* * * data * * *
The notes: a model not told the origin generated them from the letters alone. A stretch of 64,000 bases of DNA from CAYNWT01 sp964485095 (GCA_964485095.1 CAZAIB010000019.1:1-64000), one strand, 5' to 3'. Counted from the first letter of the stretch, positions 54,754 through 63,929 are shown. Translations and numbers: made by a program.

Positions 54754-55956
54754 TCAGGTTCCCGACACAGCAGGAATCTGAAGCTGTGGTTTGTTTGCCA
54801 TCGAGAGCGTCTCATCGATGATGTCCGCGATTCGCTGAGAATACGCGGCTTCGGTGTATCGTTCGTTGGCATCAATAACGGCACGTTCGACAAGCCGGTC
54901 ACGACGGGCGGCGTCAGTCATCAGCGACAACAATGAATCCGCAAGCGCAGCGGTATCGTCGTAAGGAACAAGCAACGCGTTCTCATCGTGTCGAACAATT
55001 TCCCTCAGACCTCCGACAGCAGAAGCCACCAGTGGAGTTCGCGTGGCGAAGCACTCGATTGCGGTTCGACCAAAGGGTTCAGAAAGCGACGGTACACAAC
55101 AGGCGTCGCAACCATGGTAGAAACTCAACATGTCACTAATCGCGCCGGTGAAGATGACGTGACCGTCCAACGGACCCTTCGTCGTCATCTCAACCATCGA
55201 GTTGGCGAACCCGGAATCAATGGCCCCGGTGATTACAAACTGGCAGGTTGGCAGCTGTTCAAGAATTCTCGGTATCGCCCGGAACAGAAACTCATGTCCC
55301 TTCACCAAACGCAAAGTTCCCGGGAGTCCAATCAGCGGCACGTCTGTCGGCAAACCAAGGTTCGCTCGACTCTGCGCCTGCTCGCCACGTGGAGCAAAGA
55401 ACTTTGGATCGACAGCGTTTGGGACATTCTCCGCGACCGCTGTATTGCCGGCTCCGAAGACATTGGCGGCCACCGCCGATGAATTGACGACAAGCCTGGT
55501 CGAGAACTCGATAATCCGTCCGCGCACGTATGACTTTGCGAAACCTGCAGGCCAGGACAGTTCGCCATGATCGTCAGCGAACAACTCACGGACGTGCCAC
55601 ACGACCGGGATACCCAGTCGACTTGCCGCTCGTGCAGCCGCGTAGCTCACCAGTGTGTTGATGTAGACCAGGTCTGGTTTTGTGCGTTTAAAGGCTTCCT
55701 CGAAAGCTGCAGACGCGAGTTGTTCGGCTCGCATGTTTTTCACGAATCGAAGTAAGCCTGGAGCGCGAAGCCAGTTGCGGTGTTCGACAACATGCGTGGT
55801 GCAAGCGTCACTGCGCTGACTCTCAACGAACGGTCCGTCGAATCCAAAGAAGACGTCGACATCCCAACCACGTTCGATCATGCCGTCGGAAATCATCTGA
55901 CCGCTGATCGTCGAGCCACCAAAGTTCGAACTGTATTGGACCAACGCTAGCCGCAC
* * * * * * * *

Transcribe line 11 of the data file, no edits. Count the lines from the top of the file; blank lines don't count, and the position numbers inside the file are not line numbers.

55501 CGAGAACTCGATAATCCGTCCGCGCACGTATGACTTTGCGAAACCTGCAGGCCAGGACAGTTCGCCATGATCGTCAGCGAACAACTCACGGACGTGCCAC